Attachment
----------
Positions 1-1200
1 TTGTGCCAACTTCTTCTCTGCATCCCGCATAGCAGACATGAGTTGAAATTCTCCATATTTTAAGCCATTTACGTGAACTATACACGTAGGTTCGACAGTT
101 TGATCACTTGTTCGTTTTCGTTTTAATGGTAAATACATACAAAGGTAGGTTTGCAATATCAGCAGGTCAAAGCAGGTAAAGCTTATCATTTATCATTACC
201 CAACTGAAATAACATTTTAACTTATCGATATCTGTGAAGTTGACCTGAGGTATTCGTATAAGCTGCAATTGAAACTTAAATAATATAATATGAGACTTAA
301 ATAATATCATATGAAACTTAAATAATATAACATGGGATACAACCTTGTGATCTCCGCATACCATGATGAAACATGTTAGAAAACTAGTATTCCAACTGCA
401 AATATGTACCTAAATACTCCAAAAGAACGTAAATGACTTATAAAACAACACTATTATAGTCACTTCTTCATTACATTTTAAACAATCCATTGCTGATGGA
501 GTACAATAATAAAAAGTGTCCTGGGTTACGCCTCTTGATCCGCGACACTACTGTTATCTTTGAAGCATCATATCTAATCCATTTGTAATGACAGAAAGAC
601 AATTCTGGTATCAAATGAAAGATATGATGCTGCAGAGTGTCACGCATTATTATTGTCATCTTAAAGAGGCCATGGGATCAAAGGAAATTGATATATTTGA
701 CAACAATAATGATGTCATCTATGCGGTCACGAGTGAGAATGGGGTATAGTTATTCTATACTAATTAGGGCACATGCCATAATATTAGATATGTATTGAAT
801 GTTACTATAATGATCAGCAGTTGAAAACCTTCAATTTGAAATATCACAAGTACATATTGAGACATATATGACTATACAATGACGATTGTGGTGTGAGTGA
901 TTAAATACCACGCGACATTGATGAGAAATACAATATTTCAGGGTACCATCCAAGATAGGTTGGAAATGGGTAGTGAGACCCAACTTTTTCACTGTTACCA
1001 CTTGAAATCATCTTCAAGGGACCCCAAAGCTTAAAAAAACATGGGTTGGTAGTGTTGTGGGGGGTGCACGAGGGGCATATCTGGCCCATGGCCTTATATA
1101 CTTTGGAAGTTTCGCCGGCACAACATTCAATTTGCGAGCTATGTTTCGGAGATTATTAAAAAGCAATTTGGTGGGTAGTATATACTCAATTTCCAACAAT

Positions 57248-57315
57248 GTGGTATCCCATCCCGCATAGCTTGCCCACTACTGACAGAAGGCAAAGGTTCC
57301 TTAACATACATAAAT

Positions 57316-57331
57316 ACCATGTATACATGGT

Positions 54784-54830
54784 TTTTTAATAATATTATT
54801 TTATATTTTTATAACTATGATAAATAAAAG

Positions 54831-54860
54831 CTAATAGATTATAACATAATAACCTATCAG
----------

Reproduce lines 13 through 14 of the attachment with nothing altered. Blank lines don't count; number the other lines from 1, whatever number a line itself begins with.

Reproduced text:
1101 CTTTGGAAGTTTCGCCGGCACAACATTCAATTTGCGAGCTATGTTTCGGAGATTATTAAAAAGCAATTTGGTGGGTAGTATATACTCAATTTCCAACAAT

Positions 57248-57315